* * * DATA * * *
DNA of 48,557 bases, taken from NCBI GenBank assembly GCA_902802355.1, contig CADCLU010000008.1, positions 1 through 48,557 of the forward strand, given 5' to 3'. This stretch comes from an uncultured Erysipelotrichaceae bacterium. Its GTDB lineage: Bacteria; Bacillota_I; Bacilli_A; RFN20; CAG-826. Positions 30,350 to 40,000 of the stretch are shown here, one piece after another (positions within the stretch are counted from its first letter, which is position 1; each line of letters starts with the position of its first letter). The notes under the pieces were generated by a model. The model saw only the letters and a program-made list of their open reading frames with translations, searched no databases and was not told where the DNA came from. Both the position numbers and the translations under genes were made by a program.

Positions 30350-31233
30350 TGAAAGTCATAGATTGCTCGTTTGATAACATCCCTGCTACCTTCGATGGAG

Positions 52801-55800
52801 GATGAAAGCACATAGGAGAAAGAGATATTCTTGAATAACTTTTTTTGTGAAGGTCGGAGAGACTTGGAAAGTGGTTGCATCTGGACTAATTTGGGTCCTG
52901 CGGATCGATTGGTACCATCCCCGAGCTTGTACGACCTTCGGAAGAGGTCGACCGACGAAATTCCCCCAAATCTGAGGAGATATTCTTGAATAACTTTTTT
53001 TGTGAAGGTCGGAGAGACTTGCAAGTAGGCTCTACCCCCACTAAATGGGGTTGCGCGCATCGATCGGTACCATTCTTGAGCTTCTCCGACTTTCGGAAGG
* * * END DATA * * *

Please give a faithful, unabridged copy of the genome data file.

DNA of 48,557 bases, taken from NCBI GenBank assembly GCA_902802355.1, contig CADCLU010000008.1, positions 1 through 48,557 of the forward strand, given 5' to 3'. This stretch comes from an uncultured Erysipelotrichaceae bacterium. Its GTDB lineage: Bacteria; Bacillota_I; Bacilli_A; RFN20; CAG-826. Positions 30,350 to 40,000 of the stretch are shown here, one piece after another (positions within the stretch are counted from its first letter, which is position 1; each line of letters starts with the position of its first letter). The notes under the pieces were generated by a model. The model saw only the letters and a program-made list of their open reading frames with translations, searched no databases and was not told where the DNA came from. Both the position numbers and the translations under genes were made by a program.

Positions 30350-31233
30350 TGAAAGTCATAGATTGCTCGTTTGATAACATCCCTGCTACCTTCGATGGAG

Positions 52801-55800
52801 GATGAAAGCACATAGGAGAAAGAGATATTCTTGAATAACTTTTTTTGTGAAGGTCGGAGAGACTTGGAAAGTGGTTGCATCTGGACTAATTTGGGTCCTG
52901 CGGATCGATTGGTACCATCCCCGAGCTTGTACGACCTTCGGAAGAGGTCGACCGACGAAATTCCCCCAAATCTGAGGAGATATTCTTGAATAACTTTTTT
53001 TGTGAAGGTCGGAGAGACTTGCAAGTAGGCTCTACCCCCACTAAATGGGGTTGCGCGCATCGATCGGTACCATTCTTGAGCTTCTCCGACTTTCGGAAGG